As we have noted in previous alerts dated July 22, 2010, November 11, 2010 and November 30, 2011, the Dodd-Frank Wall Street Reform and Consumer Protection Act ("Dodd-Frank") provides a number of incentives and protections to those who report wrongdoing – i.e., "whistleblowers." One of the key protections is Dodd-Frank’s anti-retaliation provision, which provides a private right of action against employers who retaliate against the whistleblower for reporting. This provision protects whistleblowers from retaliatory discharge, demotion, suspension, threats, harassment, or any other manner of discrimination.
The Fifth Circuit ruled Wednesday, however, that the Dodd-Frank anti-retaliation provision only protects whistleblowers who disclose alleged wrongdoing to the Securities and Exchange Commission ("SEC"), and not those who report internally. In Asadi v. GE Energy USA LLC, 2013 U.S. App. LEXIS 14470 (5th Cir. 2013), an executive sued GE under Dodd-Frank after he was allegedly fired for internally reporting a possible securities law violation to his supervisor and the GE ombudsman for the region. The Court affirmed the district court’s dismissal of the executive’s claims, holding that the plain language of the provision creates a private cause of action only for individuals who provide information to the SEC.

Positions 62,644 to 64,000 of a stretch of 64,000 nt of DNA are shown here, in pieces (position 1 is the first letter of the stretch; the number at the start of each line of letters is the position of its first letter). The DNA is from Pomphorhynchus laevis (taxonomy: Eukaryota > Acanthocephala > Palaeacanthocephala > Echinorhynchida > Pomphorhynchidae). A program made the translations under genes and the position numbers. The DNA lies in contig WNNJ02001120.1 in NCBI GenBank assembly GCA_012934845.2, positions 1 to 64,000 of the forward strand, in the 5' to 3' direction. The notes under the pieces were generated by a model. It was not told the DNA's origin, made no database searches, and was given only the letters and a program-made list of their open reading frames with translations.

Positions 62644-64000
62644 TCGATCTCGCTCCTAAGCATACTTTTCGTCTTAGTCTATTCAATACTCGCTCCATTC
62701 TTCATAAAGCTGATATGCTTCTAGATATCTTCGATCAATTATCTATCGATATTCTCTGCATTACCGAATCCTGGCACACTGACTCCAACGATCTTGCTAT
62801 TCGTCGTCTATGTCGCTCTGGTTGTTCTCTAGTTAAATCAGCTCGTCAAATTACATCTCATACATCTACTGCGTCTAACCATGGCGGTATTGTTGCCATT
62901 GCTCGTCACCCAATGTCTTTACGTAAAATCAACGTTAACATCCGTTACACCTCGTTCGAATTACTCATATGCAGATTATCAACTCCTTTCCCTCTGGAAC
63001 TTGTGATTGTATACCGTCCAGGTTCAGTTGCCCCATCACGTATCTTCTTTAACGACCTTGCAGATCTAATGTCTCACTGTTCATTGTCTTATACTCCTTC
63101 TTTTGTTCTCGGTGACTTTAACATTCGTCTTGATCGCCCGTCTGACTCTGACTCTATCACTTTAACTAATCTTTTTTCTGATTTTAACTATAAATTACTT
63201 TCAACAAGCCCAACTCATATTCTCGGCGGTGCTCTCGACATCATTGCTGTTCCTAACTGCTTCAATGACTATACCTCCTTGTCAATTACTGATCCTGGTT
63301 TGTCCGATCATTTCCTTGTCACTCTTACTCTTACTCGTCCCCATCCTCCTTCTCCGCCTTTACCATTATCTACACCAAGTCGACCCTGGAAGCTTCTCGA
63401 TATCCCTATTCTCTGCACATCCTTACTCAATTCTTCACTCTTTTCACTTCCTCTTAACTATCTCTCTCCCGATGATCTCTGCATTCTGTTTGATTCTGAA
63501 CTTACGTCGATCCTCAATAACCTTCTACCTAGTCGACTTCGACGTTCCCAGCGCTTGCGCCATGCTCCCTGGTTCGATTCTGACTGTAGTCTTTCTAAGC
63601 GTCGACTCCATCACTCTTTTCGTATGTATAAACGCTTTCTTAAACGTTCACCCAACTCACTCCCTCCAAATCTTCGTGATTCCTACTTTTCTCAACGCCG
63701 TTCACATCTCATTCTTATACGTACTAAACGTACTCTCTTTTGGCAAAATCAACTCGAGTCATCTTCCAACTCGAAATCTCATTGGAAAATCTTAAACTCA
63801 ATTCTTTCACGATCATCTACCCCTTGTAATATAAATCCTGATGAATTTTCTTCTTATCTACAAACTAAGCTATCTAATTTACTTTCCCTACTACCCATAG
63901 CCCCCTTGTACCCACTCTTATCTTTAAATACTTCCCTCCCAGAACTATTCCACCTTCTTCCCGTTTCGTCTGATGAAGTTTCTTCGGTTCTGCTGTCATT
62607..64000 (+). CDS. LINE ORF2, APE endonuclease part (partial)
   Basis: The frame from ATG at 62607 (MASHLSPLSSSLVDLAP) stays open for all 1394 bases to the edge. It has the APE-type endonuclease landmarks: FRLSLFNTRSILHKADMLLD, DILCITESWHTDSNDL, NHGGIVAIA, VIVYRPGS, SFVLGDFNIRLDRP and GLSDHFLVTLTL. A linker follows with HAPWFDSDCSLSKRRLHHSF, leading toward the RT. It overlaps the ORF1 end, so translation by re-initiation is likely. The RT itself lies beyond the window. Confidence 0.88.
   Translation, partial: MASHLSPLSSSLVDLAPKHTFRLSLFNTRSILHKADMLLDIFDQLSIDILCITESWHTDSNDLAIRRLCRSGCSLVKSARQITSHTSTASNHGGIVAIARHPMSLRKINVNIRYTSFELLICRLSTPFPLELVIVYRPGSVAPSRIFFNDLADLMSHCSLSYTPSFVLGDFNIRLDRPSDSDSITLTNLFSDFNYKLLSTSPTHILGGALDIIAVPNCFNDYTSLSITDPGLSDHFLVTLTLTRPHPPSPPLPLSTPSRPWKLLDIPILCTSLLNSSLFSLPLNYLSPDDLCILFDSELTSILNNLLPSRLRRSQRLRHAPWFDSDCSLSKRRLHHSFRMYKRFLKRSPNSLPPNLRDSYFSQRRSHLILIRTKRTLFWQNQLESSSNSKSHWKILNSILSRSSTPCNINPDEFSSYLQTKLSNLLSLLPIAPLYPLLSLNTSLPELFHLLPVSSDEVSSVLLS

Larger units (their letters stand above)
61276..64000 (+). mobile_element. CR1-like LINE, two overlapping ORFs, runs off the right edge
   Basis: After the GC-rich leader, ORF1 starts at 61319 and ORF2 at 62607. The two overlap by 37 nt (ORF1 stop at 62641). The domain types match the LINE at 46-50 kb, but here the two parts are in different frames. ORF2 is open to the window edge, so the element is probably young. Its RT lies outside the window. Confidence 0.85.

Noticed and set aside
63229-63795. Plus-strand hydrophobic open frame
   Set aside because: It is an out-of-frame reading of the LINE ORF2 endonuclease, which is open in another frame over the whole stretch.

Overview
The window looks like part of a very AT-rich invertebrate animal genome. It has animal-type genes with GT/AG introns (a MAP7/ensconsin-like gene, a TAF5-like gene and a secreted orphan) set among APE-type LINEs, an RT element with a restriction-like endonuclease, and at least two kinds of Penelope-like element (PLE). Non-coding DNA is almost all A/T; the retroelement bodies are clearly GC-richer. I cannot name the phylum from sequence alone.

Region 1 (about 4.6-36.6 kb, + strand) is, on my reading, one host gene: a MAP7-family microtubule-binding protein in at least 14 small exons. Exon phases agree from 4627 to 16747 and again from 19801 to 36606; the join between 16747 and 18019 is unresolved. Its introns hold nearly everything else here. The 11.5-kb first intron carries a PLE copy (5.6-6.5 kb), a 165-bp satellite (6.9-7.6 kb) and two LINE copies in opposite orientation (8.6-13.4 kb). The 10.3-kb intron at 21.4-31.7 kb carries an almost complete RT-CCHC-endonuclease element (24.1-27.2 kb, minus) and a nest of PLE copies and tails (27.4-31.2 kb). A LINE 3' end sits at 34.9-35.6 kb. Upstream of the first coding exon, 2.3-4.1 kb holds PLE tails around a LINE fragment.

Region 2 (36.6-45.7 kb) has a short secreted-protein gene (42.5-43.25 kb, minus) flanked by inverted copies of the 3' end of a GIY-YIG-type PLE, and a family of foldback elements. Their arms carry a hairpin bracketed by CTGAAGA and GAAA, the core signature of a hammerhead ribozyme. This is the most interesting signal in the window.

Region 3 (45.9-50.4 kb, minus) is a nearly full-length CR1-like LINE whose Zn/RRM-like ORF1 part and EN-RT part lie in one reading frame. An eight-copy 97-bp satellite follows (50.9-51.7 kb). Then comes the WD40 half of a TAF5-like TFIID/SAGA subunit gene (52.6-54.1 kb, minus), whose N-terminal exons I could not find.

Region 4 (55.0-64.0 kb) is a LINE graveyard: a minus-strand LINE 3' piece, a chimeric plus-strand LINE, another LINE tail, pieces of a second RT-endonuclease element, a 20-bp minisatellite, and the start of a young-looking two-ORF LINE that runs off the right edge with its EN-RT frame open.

Other district courts have considered this question and have concluded that the whistleblower-protection provision, as enacted, is either conflicting or ambiguous because a separate Dodd-Frank anti-retaliation category does not specifically require disclosure to the SEC. These courts have adopted a more expansive view of Dodd-Frank whistleblower protections and concluded that the provision extends to protect certain individuals who do not make disclosures to the SEC. See, e.g., Kramer v. Trans–Lux Corp., 2012 U.S. Dist. LEXIS 136939, at *4-5 (D. Conn. 2012); Nollner v. S. Baptist Convention, Inc., 852 F. Supp. 2d 986, 994 n.9 (M.D. Tenn. 2012); Egan v. TradingScreen, Inc., No. 10 Civ. 8202 (LBS), 2011 U.S. Dist. LEXIS 47713, at *4–5 (S.D.N.Y. 2011). The Fifth Circuit’s ruling on this issue – the first by an appellate court – has created a potential circuit split, and the issue may ultimately have to be decided by the Supreme Court.